The Public Adjusters Licensing Act and Its Regulations

Zimmerman v. Diviney, 477 N.J. Super. 1 (App. Div. 2023). As the New Jersey appellate courts are getting fully geared up for the Term that began on September 1, there normally are not many published opinions in September. This ruling by Judge Mawla was the only published opinion issued this week.

The matter involved two appeals from the Department of Banking and Insurance (“DOBI”). In each instance, DOBI concluded that defendants violated the Public Adjusters Licensing Act, N.J.S.A. 17:22B-1 et seq. (“PALA”). The PALA regulates the conduct of public adjusters in order to “safeguard the interests of the people” who deal with adjusters. The PALA also authorizes the promulgation of regulations by DOBI.

One of the cases charged the defendants with violations of PALA and its regulations regarding entry into contracts that did not clearly define the services to be rendered, did not indicate the time that the contracts were executed, and did not specify the procedures for insureds who wanted to cancel their contracts. The other case entailed only charges related to the procedures for cancellation. The cases went to the Office of Administrative Law and up the chain within DOBI. DOBI won summary rulings in its favor in both cases. All defendants were ordered to pay fines and costs for the violations.

Defendants appealed to the Appellate Division. They asserted that the regulations were ultra vires, beyond the power of DOBI to adopt, and that the rulings against them violated due process.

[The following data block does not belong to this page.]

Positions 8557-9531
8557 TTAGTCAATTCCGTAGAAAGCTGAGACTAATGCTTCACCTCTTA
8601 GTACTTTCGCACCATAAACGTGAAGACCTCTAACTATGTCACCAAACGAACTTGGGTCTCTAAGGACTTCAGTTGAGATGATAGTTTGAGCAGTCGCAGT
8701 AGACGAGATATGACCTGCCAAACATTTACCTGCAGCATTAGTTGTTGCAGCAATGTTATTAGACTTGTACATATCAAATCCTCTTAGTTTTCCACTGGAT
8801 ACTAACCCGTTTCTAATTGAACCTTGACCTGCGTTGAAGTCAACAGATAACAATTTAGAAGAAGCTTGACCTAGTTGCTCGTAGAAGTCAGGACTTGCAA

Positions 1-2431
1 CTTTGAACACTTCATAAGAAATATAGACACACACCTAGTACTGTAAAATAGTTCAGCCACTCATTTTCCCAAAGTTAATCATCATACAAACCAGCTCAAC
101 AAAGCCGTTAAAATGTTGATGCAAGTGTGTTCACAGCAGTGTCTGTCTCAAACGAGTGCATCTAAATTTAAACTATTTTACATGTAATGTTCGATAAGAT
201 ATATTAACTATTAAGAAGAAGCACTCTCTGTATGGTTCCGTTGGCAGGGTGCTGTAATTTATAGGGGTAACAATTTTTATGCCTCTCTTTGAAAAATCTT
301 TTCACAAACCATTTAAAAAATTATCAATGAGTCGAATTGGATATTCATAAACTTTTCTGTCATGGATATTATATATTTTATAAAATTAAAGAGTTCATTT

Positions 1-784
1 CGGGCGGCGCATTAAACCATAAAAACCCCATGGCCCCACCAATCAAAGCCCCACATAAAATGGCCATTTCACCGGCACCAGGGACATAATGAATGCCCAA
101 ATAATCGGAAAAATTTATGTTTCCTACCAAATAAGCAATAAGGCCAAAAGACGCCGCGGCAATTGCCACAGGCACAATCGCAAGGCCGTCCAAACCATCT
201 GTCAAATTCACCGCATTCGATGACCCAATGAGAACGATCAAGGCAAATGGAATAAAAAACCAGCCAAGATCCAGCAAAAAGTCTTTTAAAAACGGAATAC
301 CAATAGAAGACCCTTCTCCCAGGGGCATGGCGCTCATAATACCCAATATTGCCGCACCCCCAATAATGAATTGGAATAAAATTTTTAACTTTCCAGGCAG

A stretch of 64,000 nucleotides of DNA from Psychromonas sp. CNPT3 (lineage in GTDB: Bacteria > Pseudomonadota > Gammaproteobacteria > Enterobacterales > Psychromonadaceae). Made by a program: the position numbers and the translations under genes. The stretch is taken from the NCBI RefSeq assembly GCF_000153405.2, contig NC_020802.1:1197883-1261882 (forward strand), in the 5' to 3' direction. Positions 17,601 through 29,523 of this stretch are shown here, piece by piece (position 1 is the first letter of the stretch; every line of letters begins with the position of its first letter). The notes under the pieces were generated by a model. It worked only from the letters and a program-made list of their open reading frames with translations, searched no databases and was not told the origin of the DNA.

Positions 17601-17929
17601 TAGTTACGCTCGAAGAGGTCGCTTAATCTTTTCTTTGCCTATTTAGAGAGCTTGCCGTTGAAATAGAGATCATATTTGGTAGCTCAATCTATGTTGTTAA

Judge Mawla noted that reversal could be achieved only if defendants showed that the agency actions were arbitrary, capricious, unreasonable, or not “supported by substantial credible evidence in the record as a whole.” Moreover, “[w]hen an agency interprets its own regulation, [courts] give substantial deference to the agency unless its interpretation is inconsistent with the governing legislation.” Finally, “our courts disfavor a finding that an agency acted in an ultra vires fashion in adopting regulations.”

Judge Mawla analyzed the PALA, the regulations at issue, and the purpose of the PALA to protect consumers. “N.J.A.C. 11:1-37.13(b)(3)(ii)’s mandate that all contracts contain a list of services to be rendered was deliberated by DOBI prior to adoption. Requiring a list is protective of consumers and consistent with PALA. The regulation represents a proper exercise of the legislative mandate to inform consumers of the services provided by a public adjuster.” The panel thus upheld DOBI’s finding of a violation as regarded the failure to list all services in contracts. The court reached the same conclusion as to the failure to indicate the time that the contracts were entered.

But Judge Mawla concluded that DOBI had erred in finding a violation for failure to provide for cancellation of contracts at any time. Agency regulations cannot go beyond the authorizing statute. “PALA’s legislative history does not convince us the Legislature intended public adjuster contracts must contain provisions for cancellation at any time. Indeed, the legislative history shows the Legislature deleted a provision permitting insureds to unilaterally cancel a contract with a public adjuster within three days of entering the contract. A. 1548 (1992) (third reprint) (deleting previously proposed § 14). However, there is no evidence this translated into legislative authorization for promulgation of a regulation permitting cancellation at any time.”

Besides, “[t]he regulations do not codify a right of the consumer to cancel a contract with a public adjuster at any time.” Judge Mawla held that DOBI erred in ruling that the PALA authorized DOBI to promulgate regulations permitting cancellation at any time or that DOBI’s regulations in fact so provided.

The Appellate Division thus affirmed in part and reversed in part. Due to the partial reversal, the panel remanded the matter for reconsideration of the amount of the fines and costs imposed.